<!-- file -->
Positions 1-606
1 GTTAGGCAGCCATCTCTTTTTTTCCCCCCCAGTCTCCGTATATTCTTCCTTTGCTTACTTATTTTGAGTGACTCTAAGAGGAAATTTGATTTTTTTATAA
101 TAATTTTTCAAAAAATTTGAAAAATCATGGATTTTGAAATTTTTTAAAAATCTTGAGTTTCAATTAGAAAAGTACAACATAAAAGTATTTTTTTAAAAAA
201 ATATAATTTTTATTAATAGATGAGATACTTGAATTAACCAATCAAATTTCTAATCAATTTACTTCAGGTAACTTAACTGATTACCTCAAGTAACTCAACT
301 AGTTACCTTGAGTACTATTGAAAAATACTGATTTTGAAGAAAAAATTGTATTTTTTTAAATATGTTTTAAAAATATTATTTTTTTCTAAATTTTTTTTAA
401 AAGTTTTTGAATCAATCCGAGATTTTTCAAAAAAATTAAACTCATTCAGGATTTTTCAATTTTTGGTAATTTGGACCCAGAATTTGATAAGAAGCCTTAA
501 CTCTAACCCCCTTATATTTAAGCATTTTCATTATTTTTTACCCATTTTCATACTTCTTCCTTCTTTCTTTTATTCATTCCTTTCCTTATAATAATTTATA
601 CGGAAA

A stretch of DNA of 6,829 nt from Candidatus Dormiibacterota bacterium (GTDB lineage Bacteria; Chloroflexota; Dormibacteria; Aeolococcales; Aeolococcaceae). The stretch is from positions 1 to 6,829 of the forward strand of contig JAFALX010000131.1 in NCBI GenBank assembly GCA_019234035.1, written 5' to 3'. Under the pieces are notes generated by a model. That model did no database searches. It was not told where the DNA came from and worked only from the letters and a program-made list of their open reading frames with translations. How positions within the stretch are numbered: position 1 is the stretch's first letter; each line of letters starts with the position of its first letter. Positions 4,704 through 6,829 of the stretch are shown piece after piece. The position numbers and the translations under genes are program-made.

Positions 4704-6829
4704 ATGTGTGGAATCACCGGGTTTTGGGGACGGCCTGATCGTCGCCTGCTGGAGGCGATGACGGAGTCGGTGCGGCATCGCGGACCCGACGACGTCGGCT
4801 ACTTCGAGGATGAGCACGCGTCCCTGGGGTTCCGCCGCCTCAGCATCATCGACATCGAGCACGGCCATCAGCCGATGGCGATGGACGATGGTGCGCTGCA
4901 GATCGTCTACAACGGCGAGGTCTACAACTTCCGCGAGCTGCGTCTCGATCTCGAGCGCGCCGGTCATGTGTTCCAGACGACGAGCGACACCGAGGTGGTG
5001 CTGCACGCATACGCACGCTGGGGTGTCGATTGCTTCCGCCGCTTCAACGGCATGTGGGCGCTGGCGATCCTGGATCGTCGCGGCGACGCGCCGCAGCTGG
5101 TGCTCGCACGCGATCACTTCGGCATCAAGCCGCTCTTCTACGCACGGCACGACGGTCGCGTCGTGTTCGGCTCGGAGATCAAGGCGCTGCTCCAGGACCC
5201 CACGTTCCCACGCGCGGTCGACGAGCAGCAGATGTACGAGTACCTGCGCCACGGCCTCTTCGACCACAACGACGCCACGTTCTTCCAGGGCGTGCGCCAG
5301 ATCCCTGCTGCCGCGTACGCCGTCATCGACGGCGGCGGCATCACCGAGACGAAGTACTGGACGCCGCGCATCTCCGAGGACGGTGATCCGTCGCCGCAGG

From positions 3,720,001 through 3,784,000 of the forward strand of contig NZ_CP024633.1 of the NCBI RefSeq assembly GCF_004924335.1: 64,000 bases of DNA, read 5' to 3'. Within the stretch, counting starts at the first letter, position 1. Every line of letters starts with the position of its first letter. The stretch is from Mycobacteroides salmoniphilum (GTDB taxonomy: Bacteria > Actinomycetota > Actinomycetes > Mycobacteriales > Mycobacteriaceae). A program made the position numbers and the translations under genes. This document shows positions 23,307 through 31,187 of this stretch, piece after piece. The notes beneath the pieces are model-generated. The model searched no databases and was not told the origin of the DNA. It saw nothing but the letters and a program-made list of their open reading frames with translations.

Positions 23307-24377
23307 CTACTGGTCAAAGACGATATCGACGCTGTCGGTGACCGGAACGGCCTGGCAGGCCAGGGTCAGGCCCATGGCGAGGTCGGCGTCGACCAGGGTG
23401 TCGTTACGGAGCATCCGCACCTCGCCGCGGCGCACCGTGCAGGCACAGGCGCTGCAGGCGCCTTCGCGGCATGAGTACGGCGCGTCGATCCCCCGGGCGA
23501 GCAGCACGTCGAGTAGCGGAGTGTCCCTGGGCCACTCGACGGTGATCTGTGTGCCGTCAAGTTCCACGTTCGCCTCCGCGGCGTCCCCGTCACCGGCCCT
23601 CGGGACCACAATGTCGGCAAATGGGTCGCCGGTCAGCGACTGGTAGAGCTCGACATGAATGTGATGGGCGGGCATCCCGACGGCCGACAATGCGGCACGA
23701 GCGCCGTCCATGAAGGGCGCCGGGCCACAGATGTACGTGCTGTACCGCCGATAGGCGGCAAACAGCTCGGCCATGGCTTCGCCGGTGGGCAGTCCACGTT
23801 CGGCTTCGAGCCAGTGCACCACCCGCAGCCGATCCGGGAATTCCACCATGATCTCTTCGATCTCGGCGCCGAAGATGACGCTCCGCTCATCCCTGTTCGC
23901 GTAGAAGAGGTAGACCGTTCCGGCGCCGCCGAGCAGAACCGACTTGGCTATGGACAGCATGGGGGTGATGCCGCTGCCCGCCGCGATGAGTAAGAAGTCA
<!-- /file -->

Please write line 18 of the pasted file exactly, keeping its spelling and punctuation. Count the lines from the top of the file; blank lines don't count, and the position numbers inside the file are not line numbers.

From positions 3,720,001 through 3,784,000 of the forward strand of contig NZ_CP024633.1 of the NCBI RefSeq assembly GCF_004924335.1: 64,000 bases of DNA, read 5' to 3'. Within the stretch, counting starts at the first letter, position 1. Every line of letters starts with the position of its first letter. The stretch is from Mycobacteroides salmoniphilum (GTDB taxonomy: Bacteria > Actinomycetota > Actinomycetes > Mycobacteriales > Mycobacteriaceae). A program made the position numbers and the translations under genes. This document shows positions 23,307 through 31,187 of this stretch, piece after piece. The notes beneath the pieces are model-generated. The model searched no databases and was not told the origin of the DNA. It saw nothing but the letters and a program-made list of their open reading frames with translations.